· Penguin faces tough revenue and profit comparisons after another record year in 2003, but we expect to grow faster than the consumer publishing market with another strong publishing schedule. This year, Penguin will increase investment in its publishing and in initiatives to reach new readers. We expect Penguin to deliver a good cash performance, even though its publishing schedule will again be concentrated in the fourth quarter;
· Advertising trends at our business newspapers have continued to improve in the first two months of the year. Advertising revenues at the Financial Times, which were 18% lower in the first half of 2003 and 12% lower in the second half, are 4% lower in the year to date. Forward bookings are running a little ahead of last year at all our business newspapers. Although the outlook for our business newspapers remains uncertain, we expect the cost actions we have taken to reduce losses at the Financial Times by approximately £20m this year even without any advertising recovery. Once again, we expect IDC to deliver good results, with profit growth in the mid-single digits.
For more information:
UK: Luke Swanson / Charlotte Elston + 44 (0) 20 7010 2310
US: Jeff Taylor (analysts and investors) +1 952 201 6878 / David Hakensen (media) + 1 952 681 3040
Pearson's preliminary results presentation for investors and analysts will be webcast live today from 0930 (GMT) and available for replay from 12 noon (GMT) via www.pearson.com.
We will also be holding a conference call for US investors at 1000 (EST)/1500 (GMT) To participate in the conference call or to listen to the audiocast, please register at www.pearson.com.
Video interviews with Marjorie Scardino, chief executive, and Rona Fairhead, chief financial officer, are also available at www.pearson.com.
High resolution photographs are available for the media at www.newscast.co.uk.
Throughout this statement (unless otherwise stated):
1. Adjusted figures are stated before goodwill, integration costs and non operating items. Goodwill is amortised over no more than 20 years;
2. The ?business performance? measures, which Pearson uses alongside other measures to track performance, are non-GAAP measures for both US and UK reporting. Reconciliations of operating profit, adjusted earnings per share and operating free cash flow to the equivalent statutory heading under UK GAAP are included in notes 2, 5 and 10.
In 2003, sales declined by 4%. Strong competitive performances in our book businesses could not offset the absence of the one-off Transportation Security Administration (TSA) contract, which contributed some £250m to our sales in 2002, and tough trading conditions for our advertising and technology-related businesses. The impact of the £272m sales decline was almost entirely offset by cost reductions, so that operating profit was £3m lower at £490m and profit before tax improved to £410m (£399m in 2002). Operating margins improved from 11.4% to 12.1%. Adjusted earnings per share grew to 32.0p, an increase of 6%.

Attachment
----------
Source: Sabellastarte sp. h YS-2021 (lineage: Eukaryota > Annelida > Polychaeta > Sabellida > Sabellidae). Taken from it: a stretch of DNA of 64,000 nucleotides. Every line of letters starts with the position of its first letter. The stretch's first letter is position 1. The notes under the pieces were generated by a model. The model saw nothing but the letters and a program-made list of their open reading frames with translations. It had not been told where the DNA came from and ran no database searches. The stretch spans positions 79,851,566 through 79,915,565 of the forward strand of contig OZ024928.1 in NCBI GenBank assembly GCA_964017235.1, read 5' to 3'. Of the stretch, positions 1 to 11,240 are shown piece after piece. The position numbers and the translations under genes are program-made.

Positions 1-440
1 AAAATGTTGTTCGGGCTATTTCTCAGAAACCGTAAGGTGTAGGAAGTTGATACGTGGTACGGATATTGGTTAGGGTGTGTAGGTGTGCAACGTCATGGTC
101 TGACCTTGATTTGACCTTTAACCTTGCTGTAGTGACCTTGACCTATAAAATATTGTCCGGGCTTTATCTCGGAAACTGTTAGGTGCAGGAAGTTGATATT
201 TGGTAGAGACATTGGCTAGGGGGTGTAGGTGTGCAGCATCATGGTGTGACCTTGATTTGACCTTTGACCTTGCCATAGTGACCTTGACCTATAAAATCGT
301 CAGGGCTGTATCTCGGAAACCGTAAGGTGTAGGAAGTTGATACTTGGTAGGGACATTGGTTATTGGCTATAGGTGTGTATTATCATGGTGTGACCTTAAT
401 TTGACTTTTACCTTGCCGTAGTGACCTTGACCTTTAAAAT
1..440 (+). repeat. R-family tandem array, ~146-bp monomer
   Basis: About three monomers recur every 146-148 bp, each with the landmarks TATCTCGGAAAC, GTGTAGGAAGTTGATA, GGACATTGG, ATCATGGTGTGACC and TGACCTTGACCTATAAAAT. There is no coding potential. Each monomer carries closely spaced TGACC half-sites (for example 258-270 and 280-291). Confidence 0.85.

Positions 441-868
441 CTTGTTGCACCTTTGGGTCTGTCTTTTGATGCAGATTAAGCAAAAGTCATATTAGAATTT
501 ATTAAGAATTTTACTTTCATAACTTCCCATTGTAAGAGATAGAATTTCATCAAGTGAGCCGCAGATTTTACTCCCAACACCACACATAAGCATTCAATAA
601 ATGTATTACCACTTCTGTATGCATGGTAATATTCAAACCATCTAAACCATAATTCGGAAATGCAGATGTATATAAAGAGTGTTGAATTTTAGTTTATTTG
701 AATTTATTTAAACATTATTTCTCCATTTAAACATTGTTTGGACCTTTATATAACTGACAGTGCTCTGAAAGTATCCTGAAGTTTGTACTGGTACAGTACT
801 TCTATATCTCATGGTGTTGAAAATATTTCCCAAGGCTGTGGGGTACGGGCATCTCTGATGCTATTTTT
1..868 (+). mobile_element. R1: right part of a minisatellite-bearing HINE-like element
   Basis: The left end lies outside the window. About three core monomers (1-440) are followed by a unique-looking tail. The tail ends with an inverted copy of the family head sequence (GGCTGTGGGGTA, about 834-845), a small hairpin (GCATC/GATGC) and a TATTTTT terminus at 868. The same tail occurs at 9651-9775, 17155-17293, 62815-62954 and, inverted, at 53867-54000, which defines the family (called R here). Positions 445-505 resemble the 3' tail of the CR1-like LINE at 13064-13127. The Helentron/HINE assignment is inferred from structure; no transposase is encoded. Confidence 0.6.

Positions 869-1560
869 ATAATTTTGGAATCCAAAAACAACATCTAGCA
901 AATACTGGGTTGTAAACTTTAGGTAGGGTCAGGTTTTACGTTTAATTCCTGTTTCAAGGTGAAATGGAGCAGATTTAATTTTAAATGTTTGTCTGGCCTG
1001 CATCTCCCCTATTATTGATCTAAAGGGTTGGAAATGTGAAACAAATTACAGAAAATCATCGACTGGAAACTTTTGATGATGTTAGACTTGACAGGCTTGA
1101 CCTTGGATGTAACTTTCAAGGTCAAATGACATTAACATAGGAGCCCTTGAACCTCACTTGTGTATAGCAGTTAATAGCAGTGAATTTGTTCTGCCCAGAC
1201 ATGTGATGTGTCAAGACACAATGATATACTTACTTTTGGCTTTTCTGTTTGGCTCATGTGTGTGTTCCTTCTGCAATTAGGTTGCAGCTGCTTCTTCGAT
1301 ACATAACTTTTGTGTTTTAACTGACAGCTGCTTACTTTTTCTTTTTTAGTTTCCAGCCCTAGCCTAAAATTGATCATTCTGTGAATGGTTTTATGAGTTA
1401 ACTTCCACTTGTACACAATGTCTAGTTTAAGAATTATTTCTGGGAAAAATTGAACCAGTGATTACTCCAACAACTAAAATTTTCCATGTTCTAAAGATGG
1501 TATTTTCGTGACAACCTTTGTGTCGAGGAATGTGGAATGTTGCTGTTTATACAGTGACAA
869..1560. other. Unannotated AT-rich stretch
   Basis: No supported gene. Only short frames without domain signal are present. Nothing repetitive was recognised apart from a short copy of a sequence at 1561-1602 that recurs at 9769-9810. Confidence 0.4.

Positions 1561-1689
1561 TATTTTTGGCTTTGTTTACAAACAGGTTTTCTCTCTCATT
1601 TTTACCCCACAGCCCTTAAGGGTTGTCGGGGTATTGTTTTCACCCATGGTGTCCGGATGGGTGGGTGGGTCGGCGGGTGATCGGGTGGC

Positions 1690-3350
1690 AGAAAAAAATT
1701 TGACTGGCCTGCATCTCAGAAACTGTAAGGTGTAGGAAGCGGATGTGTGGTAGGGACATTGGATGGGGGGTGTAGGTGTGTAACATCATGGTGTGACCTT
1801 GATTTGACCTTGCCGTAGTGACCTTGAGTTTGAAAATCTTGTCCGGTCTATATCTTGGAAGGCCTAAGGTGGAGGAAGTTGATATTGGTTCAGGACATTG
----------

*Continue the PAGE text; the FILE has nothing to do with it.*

Operating free cash flow was £210m (£305m in 2002) and free cash flow was £192m (£215m in 2002). Two major factors, both timing-related, masked an otherwise strong performance. Penguin?s publishing schedule was particularly concentrated in the fourth quarter, pushing collections into 2004, and the TSA has not yet paid some $151m relating to the 2002 contract. We held capital expenditure below the level of depreciation and, stripping out the TSA impact, average use of working capital improved slightly on 2002, even as we increased investment in new authors, titles and programmes. We reduced our cash spend on integration, finance charges and tax from £240m in 2002 to £128m in 2003.
On a statutory basis, Pearson reported a profit before tax for the year of £152m (a £25m loss in 2002) and generated earnings per share of 6.9p (a loss per share of 13.9p in 2002). Net borrowings fell a further 3% to end the year at £1,361m. The board is recommending a 3.4% increase in the dividend to 24.2p per share.
|£ millions||2003||2002||Change - underlying||Change - constant currency||Change - headline|
Sales at Pearson Education were 6% lower than in 2002, as good growth in our School and Higher Education businesses could not fill the gap left by the absence of the £250m TSA contract. Profits were 2% lower, as progress in School and Higher Education largely offset a 51% decline in our Professional operations. Margins improved as we benefited from sales growth, operating efficiencies and the 2002 disposal of FT Knowledge.
In our School business, sales were 1% higher and operating profits up 13%. In the US, our textbook publishing business grew 2% as our basal imprints Scott Foresman and Prentice Hall increased revenues by 4% against basal market growth of some 1%. Our new elementary social studies programme took a market share of more than 50% in adoption states, helping Pearson to take the leading position in new adoptions with a share of approximately 29%.